Old Bathing Beach Edward C Grace Memorial Harbor Elk Rapids Rotary Park Veterans Memorial Park Elk Rapids Park Petobego State Game Area Maple Bay County Park Sayler Park Yuba Creek Natural Area Deepwater Point Natural Area North Bayside Park Vasa South Bayside Park

8

Paddling Access

87


The Preferred Trail Route Section 1 - Acme to Elk Rapids

The Regional Preferred Context Trail Route

18

Preferred Route Description This project begins where the TART meets Bunker Hill Road in Acme Township. A shared-use path is envisioned along Bunker Hill Road, crossing US-31 at the traffic signal and running along the west side of US-31 through Acme shoreline parks and within MDOT ROW and/or easements. As the trail enters into Acme’s residential area north and west of M-72, the trail will share public roadways as it heads north toward the Lochenheath development. North of Dock Road, the trail switches back to a shared-use path along the west side of US-31. The trail will cross to the east side of US-31, possibly near Kesner Road (MDOT will work with trail partners to determine final crossing location), and will utilize the US-31 right-ofway and/or easement(s) until it reaches the Village of Elk Rapids. Once it enters Elk Rapids, a crossing will be added south of the highway bridge at an exact location to be determined by the Village of Elk Rapids and MDOT. Bicycle lanes and shared roadways will be used to navigate through town and to cross over Elk River to North Bayshore Drive. Overall Constructibility Construction of the trail on the west side of US-31 in the ROW through Acme is much less complicated and provides better access to the shoreline and public parks like North and South Bayside park and Deep Water Natural Area. The large stretches of public lands also avoid the multiple curb cut crossings and potential easements and acquisitions that would be needed on the east side of US-31. The MDOT ROW is significantly wider (100-150 feet) heading north out of Acme. A crossing from the west side of US-31 to the east side will be needed south of Yuba Road due to the significant topography issues and limited ROW. There are two stream crossings at Yuba and Petobego Creeks. Recreational Experience The route on the west side of US-31 through Acme will enhance Acme’s future plans to improve and expand the shoreline and provide greater access to Grand Traverse Bay. The west side also links into existing public spaces and provides direct connections to Acme’s residential neighborhoods along the west side of US-31.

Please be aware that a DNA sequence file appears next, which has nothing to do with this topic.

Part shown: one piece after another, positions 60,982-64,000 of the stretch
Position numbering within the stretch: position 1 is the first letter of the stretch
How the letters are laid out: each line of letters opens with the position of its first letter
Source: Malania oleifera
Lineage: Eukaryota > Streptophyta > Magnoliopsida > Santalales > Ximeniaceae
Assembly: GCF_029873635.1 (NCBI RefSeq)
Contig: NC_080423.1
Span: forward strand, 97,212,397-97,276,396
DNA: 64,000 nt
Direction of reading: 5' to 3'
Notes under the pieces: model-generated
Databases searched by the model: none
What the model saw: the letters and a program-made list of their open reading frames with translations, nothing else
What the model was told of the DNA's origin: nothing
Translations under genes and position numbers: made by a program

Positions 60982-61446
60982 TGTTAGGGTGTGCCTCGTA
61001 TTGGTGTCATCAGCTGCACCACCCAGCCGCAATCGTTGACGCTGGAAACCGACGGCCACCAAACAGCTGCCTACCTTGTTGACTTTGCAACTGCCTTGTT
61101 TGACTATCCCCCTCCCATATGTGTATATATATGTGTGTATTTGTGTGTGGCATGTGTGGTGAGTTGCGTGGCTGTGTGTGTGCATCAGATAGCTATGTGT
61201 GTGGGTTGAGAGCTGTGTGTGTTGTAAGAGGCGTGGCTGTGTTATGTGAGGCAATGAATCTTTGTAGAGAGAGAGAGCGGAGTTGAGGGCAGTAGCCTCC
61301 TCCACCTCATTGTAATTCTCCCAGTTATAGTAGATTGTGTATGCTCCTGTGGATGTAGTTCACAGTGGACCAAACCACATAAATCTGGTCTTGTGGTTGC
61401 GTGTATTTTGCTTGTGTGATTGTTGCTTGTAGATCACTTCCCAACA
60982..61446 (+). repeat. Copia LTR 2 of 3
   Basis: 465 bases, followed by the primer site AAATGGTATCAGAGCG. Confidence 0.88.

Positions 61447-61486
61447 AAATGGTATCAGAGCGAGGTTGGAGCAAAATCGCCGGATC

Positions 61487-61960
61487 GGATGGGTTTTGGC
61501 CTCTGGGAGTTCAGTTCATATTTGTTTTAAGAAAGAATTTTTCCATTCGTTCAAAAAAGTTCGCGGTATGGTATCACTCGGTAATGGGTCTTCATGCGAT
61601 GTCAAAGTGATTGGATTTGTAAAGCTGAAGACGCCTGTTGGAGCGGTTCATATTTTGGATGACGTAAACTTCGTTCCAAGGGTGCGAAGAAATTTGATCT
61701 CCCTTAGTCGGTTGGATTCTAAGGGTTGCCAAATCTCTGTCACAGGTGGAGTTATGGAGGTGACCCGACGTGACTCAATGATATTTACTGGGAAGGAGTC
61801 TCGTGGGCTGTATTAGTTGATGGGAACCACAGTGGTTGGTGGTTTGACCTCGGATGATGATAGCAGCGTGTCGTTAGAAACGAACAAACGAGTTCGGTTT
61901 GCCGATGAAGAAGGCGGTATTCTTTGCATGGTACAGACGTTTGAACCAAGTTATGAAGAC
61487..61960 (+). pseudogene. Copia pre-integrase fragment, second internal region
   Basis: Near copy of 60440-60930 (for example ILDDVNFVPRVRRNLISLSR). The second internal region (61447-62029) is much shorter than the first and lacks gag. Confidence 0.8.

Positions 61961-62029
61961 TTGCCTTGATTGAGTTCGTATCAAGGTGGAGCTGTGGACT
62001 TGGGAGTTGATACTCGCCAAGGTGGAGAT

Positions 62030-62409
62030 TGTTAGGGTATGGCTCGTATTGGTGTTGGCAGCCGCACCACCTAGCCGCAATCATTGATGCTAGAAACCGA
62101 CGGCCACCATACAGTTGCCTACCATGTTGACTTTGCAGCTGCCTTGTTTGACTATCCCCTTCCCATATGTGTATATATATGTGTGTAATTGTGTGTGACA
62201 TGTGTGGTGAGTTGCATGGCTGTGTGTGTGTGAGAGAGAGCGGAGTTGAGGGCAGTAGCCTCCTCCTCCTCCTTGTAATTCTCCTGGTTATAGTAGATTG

Political Factors A crossing location for US-31 and a route through the Village of Elk Rapids will need to be finalized by the Village with input from MDOT and others. Utilizing the MDOT ROW will help limit the amount of private land needed for the trail and provides access to farmlands while minimizing disturbances to the agricultural landscape. Cost Considerations There will be two significant stream crossings for this project. In general, the route avoids the significant topography immediately east of the US-31 ROW. By utilizing public lands and US-31 ROW, costs can be further reduced. Transportation Alternative The trail will serve some of Acme Township’s most dense residential areas along the west side of US-31. It will link residents directly to existing parklands, schools, and churches. By improving critical connections at intersections and filling in sidewalk gaps the trail can also connect to the commercial area along the M-72 corridor. Alternatives Considered Several alternatives were considered in this section, particularly within a few mile radius of the M-72 and US-31 intersection. One route looked at staying on the east side of US-31 and traveling along the old rail bed out to Meijer’s then crossing under M-72 via pedestrian tunnel and through the Grand Traverse Resort property. Also, routes that ran behind buildings on the east side of US-31, then crossing under M-72 via pedestrian tunnel were reviewed. However, potential easement acquisition, the disadvantage of taking users away from the lake, and congestion on the east side of US-31 led to the preferred route location.

Section 2 - Elk Rapids to Eastport Preferred Route Description North of Elk Rapids, the character of the surroundings shifts from the somewhat urban Acme and orchard / agricultural areas to a more rural forested character. This unique narrow section of land, ranging ½ mile to 3-½ miles in width is bordered on the west side by Lake Michigan and Elk and Torch Lakes to the east. This section offers many natural areas and parks to enjoy


Overall Constructibility Constructibility of a shared-use path along the west side of US-31 is preferred for much of this section because of available right-of-way and relatively easy terrain.

Section 3 - Eastport to Charlevoix Preferred Route Description Continuing north from Eastport along the West side of US-31, the trail leaves US-31 and turns west onto Old Dixie Highway as shared roadway. Old Dixie is a low volume road, and connects to Antrim Creek Natural Area and Banks Township Park. A shared roadway route through Norwood will be determined by the Township to connect to FISP. A shared-use path largely along an old road grade and shared roadway through FISP to Bells Bay Road is under review by the MDNR. The final segment connects FISP on shared-use path along Bells Bay Road to the recently completed Lake to Lake Trail.